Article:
When I opened the door to the F56 Cooper S for my first drive, I really didn’t know what to expect. How would it compare to the R56? After all, the previous car that sold more in its last year than it’s first. Yet perhaps more importantly, how would it stack up to the R50/R53 — the car that re-launched the brand and launched this website? Would it hold up to the legacy of a car that is quickly becoming something of a modern classic.

It seems impossible, but MINI has somehow made the F56 a more broadly appealing car and a better driver’s car for the enthusiast at the same time. MINI designers and engineers have brought forward some of the purity found in the R50/R53 generation of MINIs and added a massive dose of technology, safety and performance that car never could have dreamed of. Not everything is perfect, of course. The front overhang will take some getting used to. Also, the MPG figures, albeit not finalized, aren’t particularly encouraging for the one specification that many of you care about: the manual Cooper S. Yet the overall driving experience is such a huge improvement over what came before it, that I can’t look at the F56 as anything but a stellar achievement. Sure, maybe the car took one-and-a-half steps back in some regards thanks to safety regs, etc., but it also took about ten paces forward in the areas that matter most.

  • asdfas

    i honestly feel bad for anyone who buys a new mini with the aisin and doesn’t wait for the new auto transmission

    • Keep in mind that it’s not the exact same unit. It has updated internals and updated software. Sure, it’s not the 8-speed we were hoping for, or a DTC, but it’s not the exact same transmission as before and more importantly (as Gabe will get into in his in-depth review) the experience of the new transmission is very, very different and much improved.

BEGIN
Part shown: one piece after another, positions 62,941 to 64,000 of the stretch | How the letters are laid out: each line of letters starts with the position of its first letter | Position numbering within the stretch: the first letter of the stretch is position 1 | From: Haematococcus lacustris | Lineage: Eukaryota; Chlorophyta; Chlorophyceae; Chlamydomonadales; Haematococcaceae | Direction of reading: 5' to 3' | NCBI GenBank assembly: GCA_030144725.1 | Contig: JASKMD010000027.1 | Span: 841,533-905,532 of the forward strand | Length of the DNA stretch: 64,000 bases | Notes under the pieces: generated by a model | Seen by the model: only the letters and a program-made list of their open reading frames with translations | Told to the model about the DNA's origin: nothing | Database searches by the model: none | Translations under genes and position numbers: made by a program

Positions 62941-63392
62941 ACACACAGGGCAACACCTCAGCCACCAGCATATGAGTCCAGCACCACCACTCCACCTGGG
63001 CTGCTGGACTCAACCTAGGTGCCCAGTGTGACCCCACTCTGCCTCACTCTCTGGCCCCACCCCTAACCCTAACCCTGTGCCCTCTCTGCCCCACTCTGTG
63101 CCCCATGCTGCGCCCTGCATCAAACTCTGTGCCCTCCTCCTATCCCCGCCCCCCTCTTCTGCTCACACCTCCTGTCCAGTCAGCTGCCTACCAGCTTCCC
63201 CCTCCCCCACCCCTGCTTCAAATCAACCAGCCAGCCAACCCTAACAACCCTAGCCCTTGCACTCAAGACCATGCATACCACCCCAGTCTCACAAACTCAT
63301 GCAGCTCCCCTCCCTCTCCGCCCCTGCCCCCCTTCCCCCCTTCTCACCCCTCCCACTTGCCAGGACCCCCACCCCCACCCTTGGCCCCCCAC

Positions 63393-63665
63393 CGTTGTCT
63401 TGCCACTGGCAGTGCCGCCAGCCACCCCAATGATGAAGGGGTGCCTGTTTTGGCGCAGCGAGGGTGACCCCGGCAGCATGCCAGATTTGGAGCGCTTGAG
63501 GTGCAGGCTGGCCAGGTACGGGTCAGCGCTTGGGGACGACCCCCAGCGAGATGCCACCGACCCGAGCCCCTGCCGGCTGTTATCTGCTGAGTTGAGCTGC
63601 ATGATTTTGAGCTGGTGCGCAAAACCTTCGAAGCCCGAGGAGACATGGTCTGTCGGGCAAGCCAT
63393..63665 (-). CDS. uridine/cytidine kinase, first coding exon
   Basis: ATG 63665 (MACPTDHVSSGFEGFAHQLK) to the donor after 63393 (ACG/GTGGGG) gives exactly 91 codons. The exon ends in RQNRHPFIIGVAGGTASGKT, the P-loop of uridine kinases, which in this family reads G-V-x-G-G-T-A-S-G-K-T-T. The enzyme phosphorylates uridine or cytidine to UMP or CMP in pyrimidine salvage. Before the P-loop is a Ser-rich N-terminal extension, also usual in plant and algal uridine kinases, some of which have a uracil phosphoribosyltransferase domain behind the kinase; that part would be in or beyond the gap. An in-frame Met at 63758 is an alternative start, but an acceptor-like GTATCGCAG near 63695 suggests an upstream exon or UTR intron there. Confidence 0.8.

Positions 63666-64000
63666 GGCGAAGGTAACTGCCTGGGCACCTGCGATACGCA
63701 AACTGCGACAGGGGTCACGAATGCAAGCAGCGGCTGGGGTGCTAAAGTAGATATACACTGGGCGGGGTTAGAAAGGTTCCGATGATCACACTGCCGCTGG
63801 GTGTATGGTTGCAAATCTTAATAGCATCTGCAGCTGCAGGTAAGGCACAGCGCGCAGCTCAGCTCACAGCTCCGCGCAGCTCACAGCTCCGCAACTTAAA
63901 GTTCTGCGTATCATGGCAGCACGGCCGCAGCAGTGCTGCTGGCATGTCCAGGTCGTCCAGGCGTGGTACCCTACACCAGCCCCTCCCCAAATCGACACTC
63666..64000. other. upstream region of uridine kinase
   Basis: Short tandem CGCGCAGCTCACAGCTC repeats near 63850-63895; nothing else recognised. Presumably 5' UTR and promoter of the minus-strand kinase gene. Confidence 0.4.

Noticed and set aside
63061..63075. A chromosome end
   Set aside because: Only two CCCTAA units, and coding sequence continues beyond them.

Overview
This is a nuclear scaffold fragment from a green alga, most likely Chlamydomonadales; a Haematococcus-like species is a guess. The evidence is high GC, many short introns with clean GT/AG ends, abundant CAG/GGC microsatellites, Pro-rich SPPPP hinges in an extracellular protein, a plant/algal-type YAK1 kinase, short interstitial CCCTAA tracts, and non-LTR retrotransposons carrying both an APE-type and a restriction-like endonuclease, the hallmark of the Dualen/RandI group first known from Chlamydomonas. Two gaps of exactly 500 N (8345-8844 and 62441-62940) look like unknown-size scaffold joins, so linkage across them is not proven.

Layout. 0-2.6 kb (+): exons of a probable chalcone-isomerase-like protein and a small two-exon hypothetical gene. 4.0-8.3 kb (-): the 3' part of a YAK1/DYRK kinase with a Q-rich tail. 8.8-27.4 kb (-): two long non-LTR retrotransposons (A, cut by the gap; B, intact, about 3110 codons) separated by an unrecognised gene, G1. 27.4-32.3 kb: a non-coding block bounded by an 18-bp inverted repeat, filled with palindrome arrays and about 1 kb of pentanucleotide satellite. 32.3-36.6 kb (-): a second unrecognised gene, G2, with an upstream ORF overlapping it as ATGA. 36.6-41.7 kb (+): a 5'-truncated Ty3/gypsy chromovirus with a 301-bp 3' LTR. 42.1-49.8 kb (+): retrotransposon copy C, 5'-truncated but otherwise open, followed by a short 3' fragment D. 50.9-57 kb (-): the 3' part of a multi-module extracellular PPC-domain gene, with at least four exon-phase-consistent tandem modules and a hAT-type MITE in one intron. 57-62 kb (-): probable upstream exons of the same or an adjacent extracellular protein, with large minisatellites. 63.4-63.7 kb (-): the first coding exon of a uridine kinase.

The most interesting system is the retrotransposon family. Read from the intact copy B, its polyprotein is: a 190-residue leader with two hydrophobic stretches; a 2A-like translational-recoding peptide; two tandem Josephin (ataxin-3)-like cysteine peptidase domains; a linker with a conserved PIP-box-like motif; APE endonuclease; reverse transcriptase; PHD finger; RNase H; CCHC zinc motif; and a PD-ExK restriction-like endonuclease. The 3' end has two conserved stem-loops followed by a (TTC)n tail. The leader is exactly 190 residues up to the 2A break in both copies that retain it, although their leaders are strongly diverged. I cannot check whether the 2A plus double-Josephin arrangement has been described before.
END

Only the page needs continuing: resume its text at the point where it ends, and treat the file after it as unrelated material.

• Kevin Stephenson

        Also if you have never driven the current generation Aisin with the JCW upgrade, it is a much improved experience. I had a normal “S” that I felt was lacking and laggy. After upgrading to the JCW package and the computer was reprogrammed to shift for performance instead of economy, it was a different animal. I enjoyed it with no complaints then and can only imagine how much better it is since they have had more time to update it.

        • r.burns

          If they had paid enough there would have been the ZF9 ! whereas once again they have to deal with a 2005 transmission (9 years old) improved since 2005, they could’nt do less

        • BimmerFile_Michael

          The ZF9 is coming- Rover has exclusive rights (they have the cost parity to build the royalty into their offerings) for 12 months.

          Chrysler will have it as well and will build it stateside.